She missed countless birthday parties (not just friends, but half siblings, grand parents, and other family), sleepovers, outings with friends, and even having friends come over because her dad did not want to give up “his time” with her. He would tell her he only got to see her 11 days a month (neglecting to recognize the school breaks and summer) and I could give up my time for her to do all of those things since I got more time with her than he did. She could go if I would trade with him — in essence, so he could keep 100% of his time and I give up my time.

Sorry, but a few hours OR moments as it may be on a Monday or Tuesday evening are in no way comparable to a Saturday or Sunday free from the obligatory requirements of school or work, after school activities, bedtimes, etc. That is NOT a fair trade – for me to give up a weekend prime time because I get a few extra hours on a Monday or Tuesday is not the same. A 24 free-hour day (Saturday or Sunday) is not the same as 3-hour (often less) free day on a Monday or Tuesday.

It wasn’t just “making-up” the few hours or half day she wanted to be with friends, it was the whole weekend or nothing – want to go to the birthday party on Saturday? “Fine, I’ll trade the weekend with your mom and you can go then. If she won’t trade, you can’t go.”

I would do it though. I did it for her. I did it because she had a right to have those “life and personal development” experiences. I did it because she had a right to personal “expression and participation” in her own life. I did it because I remembered the parenting seminar for divorcing parents. I remembered it wasn’t just my time, but her time too.

When she was younger, we didn’t “trade” very often, but it did happen at least a handful of times during the year. As she approached her teen years, her desire to want to do things outside & independent of dad OR mom increased and the necessity of “trading time” became a topic/occurrence more often. I was getting the short end of the stick…and my daughter began questioning why it was always me giving up “my time” for her. Not only was I giving up time in trade, but time on “my” weekends for her to do things then as well. She felt guilty for wanting to see her friends, go to a sleepover, or the mall. Sad a 14 year old would feel guilty for being a “normal” & healthy teenager.

Keep in mind, she still wanted to see her dad (and me) and spend time with us – she just needed him to let go and be more flexible, more understanding…not make it a “his way or no way” situation…she didn’t want to give up experiences and participate in being a teenager simply because it was her dad’s time.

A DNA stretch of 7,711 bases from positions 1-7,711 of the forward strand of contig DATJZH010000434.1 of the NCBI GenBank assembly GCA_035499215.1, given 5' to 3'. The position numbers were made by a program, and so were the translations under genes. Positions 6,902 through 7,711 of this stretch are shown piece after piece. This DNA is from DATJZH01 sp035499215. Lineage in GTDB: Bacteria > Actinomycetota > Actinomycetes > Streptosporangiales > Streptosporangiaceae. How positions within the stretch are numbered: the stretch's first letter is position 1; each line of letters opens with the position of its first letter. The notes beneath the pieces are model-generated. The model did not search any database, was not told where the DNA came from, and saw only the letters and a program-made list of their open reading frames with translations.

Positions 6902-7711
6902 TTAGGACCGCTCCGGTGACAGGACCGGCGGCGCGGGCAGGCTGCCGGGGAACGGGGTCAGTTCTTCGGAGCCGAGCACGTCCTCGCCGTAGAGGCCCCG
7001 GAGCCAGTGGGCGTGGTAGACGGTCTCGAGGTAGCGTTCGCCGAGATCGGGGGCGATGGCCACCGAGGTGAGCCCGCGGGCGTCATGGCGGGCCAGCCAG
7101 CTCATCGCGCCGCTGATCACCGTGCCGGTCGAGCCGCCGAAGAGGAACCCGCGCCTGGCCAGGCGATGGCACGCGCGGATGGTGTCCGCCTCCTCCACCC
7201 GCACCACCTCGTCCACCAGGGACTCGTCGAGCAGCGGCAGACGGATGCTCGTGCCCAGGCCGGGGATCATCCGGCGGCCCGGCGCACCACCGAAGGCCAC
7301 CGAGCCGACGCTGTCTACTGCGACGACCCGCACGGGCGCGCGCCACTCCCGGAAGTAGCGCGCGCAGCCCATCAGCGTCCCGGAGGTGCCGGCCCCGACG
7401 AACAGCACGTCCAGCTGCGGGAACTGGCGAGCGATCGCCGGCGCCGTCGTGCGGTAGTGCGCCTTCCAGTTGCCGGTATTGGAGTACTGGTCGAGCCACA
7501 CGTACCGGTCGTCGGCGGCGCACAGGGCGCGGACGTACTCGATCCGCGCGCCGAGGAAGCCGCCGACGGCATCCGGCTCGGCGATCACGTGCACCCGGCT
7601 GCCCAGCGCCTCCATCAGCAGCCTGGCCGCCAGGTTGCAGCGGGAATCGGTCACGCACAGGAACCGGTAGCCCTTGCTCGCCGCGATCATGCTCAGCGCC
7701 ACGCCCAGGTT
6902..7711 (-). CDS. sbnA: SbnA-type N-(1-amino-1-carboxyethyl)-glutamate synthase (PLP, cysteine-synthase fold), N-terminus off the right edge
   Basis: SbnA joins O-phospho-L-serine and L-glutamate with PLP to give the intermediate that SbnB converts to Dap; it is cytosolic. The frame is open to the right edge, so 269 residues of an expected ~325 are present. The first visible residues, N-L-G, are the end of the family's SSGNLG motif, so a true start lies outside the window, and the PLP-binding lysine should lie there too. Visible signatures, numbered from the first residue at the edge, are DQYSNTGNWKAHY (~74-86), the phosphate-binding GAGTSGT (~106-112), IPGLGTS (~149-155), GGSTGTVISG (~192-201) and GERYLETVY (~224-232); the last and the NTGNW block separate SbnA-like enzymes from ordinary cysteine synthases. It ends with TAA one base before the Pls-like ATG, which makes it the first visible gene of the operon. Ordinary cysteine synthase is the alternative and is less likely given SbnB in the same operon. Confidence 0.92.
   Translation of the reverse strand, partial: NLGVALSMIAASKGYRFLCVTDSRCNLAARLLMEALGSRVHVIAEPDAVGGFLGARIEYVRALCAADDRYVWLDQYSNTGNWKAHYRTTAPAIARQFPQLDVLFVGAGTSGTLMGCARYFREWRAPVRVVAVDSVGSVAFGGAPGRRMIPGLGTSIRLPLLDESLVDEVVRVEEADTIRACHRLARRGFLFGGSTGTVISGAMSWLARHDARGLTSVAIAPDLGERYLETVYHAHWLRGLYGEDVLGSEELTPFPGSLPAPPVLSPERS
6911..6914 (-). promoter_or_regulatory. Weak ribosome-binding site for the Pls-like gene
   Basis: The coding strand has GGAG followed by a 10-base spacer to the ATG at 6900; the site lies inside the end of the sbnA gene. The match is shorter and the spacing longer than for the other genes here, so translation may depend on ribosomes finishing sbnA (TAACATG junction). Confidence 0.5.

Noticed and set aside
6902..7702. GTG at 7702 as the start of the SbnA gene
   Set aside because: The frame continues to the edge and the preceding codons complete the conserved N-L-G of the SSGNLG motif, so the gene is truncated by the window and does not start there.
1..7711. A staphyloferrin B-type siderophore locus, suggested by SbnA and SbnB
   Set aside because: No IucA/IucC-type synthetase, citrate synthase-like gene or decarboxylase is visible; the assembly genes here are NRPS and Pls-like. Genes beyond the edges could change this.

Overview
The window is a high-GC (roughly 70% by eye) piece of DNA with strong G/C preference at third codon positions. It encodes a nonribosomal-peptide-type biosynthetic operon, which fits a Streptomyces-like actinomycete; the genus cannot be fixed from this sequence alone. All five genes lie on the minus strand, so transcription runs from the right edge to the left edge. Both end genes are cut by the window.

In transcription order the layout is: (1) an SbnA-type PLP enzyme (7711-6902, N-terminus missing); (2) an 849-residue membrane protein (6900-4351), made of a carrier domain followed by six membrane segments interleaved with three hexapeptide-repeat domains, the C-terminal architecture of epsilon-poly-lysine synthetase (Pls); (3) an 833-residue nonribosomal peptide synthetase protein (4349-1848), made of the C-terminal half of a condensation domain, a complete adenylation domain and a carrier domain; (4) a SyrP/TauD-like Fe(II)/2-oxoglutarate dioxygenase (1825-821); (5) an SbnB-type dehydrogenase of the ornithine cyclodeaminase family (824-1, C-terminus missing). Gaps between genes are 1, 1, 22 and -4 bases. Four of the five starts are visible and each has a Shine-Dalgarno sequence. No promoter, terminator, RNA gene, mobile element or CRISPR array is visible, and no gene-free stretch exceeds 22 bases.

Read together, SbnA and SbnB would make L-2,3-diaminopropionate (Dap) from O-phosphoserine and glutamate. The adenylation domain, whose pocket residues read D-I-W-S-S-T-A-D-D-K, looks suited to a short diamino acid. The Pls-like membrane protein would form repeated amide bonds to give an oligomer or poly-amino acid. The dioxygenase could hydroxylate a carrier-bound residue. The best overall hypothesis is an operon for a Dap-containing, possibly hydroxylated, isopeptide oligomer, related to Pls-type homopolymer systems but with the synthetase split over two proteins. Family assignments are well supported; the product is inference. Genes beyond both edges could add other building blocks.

She also began to resent her dad for insisting he and he alone got every single one of the minutes that were “due him by the court” and it was harming their relationship more than making it stronger. It wasn’t about equality, it was about control. She got tired of having to live her life around her dad’s time. She got tired at always having to think about whether it was dad’s weekend or mom’s weekend when she was invited to do something. She began to get angry that if she wanted to do anything, plans already made would get messed up. She got tired of constantly choosing between equally important activities to her — “Do I want to attend my friend Izzie’s birthday party (on mom’s weekend), or do I want to give that up so I can attend my friend Rhiannon’s birthday which is on my dad’s weekend and I can only go if mom trades next weekend and that will ruin going to Izzie’s birthday because then it will be on dad’s weekend…and if mom trades again, now it is two weekends I have to make up with dad and what if something else comes up? Life is all about choices, but this was ridiculous and it wasn’t as if she wouldn’t see her dad at all for the whole weekend, or wouldn’t stay home for a special occasion or something — she WAS flexible, he was not.

I got tired of it too because it meant I was losing time with my daughter, not due to her wanting to be a normal teenager, but because he was a booger and wouldn’t let her be one on “his” time. Plus, after a while, when I saw and realized the torment and anxiety it was causing our daughter, I stopped and I called an attorney. She suggested we try talking to dad first and we did. I did, my daughter did, we tried together…but he was adamant and said we would have to take him to court, he wasn’t giving up any of his time.

So we did…and he lost…and he hurt his relationship with his daughter even more. He did it to himself by clinging onto what he wanted and felt he deserved without regard for his daughter’s development needs or wants. He put himself as the priority, not his child.

Source link


Please enter your comment!
Please enter your name here